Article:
Be faithful to that which exists within yourself. Andre Gide
Our son, Chris, is a lover of life; his spirit is buoyant, his smile, wide and generous. I’ve known this forever. As a baby, he clutched his cloth ball and threw it with gusto and a giggle. And years later, while playing Little League for the mighty Elks, he continued tossing the ball with the same life-giving zest, and, all season long, before each game, he found that generous smile and that buoyant spirit, and he proclaimed that maybe, just maybe, this would be the one that they’d win. And later still, while racing down mountains on his high-tech skis, you could tell that it wasn’t just the taste of victory that spurred him on; you knew; you could see it in his body as he flew through the gates; you could see it in his face when he screeched to a halt at the bottom; it was the joy, the sheer joy of a wild ride that Chris loved the most. As a child, he carried this joie de vivre like a precious companion into all his activities, and he has brought it, this joy, this enthusiasm, along with him into adulthood.
When people have asked me about Chris, these past six years, I’ve had a standard answer. I’ve told them that he’s in Salt Lake City, pursuing his PhD in Applied Math. And then, without a pause, I’ve quickly added the “but”. “But,” I’ve said, “that’s just part of his life. He skis and mountain bikes and hikes and fly fishes and creates beautiful pottery, and he loves his girl friend and their two dogs and he loves to play music and he loves to cook and he could open a café if he wanted to, and his garden, his garden has been something to behold . . .” I’ve gone on and on, telling people about the things Chris loves on the far side of that “but”. And they are all true; I’ve witnessed his passion for life during my twelve or so visits to Salt Lake City and it has been a wonderful ride playing with him on the hiking trails and in the winter snow. However, on this last trip, a week ago, the focus was different; the focus was on the part of the equation that preceded the “but”.
After six years of study and research and teaching, after three summers of fieldwork in Kenya, after papers that have been published and problems that have been solved, Chris has reached the final pages of this chapter of his life. And last Wednesday, in a classroom in the University of Utah’s newly renovated math building, he stood before colleagues and professors, before family and friends, and he defended his thesis with an-hour long talk, a synopsis of the projects that he had been working on during this time in Salt Lake. And before he began, I said a silent prayer. Really, it was more of a stern lecture to myself. “Helen,” I said, “be present for your son. Even if you do not understand a word of his thesis, even if you do not have a clue what he is talking about, pay attention. Do not daydream. Do not look over and talk to Cam. Do not wiggle. Stay focused for your son’s big moment. Appreciate him.” And I did. I, who love to squirm and fidget, I, who haven’t opened a math book in thirty-five years, stayed still and breathed and willed myself to focus. And it wasn’t hard. The moment Chris stood up, clicker in hand, and flashed on that first slide, the moment he flashed on his genuine smile, I was on board.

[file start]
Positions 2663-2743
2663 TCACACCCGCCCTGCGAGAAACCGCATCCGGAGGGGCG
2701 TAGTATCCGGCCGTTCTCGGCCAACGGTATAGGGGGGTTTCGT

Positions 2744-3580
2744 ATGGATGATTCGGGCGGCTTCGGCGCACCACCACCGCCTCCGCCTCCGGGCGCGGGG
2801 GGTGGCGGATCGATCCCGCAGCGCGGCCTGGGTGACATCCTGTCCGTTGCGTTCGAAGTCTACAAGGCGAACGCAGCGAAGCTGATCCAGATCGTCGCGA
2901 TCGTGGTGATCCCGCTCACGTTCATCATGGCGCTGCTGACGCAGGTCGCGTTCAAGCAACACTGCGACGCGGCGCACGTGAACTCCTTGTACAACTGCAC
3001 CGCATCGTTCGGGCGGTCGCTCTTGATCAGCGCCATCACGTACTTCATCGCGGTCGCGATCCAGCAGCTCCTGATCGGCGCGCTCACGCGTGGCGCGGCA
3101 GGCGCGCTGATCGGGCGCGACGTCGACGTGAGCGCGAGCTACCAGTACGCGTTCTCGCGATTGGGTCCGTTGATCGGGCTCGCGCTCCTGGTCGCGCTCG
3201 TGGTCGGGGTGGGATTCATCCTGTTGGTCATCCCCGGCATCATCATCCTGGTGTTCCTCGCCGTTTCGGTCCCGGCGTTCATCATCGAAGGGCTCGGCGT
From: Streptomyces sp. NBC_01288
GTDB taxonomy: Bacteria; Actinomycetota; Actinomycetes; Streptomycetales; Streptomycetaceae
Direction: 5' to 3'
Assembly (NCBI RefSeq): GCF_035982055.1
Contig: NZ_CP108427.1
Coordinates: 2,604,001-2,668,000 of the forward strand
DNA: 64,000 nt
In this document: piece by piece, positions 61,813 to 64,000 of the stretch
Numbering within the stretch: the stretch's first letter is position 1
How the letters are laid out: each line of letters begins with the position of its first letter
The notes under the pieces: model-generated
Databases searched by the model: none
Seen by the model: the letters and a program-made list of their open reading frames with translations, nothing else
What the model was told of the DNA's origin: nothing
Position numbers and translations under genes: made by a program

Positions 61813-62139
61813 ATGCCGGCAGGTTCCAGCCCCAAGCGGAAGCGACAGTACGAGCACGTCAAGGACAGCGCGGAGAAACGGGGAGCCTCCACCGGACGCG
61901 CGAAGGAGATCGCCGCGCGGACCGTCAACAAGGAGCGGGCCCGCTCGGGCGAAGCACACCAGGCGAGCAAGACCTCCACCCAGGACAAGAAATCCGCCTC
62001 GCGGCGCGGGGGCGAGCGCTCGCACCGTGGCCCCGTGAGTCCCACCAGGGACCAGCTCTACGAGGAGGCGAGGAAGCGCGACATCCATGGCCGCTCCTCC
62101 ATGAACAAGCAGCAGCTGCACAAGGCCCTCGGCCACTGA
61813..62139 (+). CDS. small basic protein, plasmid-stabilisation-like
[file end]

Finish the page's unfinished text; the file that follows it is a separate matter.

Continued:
And I remembered what I had already known – that it’s easy to pay attention to someone who is speaking with passion. And, indeed, Chris was speaking with passion. And that’s when I realized that my equation wasn’t adding up, that interjecting a “but” into a statement tends to negate all that has come before it. And there was nothing negative about this synopsis. The same gusto and enthusiasm that had found its way onto the ski slopes of Snowbird and the hiking trails of the Uintah Mountains had also found its way into this talk. Chris cared about his subject matter. Chris cared about the work he had doing this six years in Utah. And to my surprise and delight, I cared about it, too. Sure there were moments when an elegant math problem or a fancy-looking chart would appear on the screen and my brain would go fuzzy. Sure there were times when the information didn’t even penetrate my brain at all. And . . . and I soaked it in, the gist of it. Not just the awareness that Chris is happy in his field; I also soaked in the information, soaked it in deep enough to provide an elementary synopsis to anyone interested in what Chris has been up to these past six years.
And afterwards, of course, there was a celebration. Chris, lover of life, loves a celebration. And I learned that his professors and his colleagues and his friends, they do, too. So it was Sudanese food that Chris ordered, and a balmy evening, and the backyard of a professor’s house in the foothills above the city center and a game of croquet and a bounty of laughter and tales of mountain bike rides and tales of travel adventures and memories of times well-spent. It was a good evening after a good day, a day in which my knowledge of Applied Math became a bit broader, a day in which my equation for seeing my son became more expansive.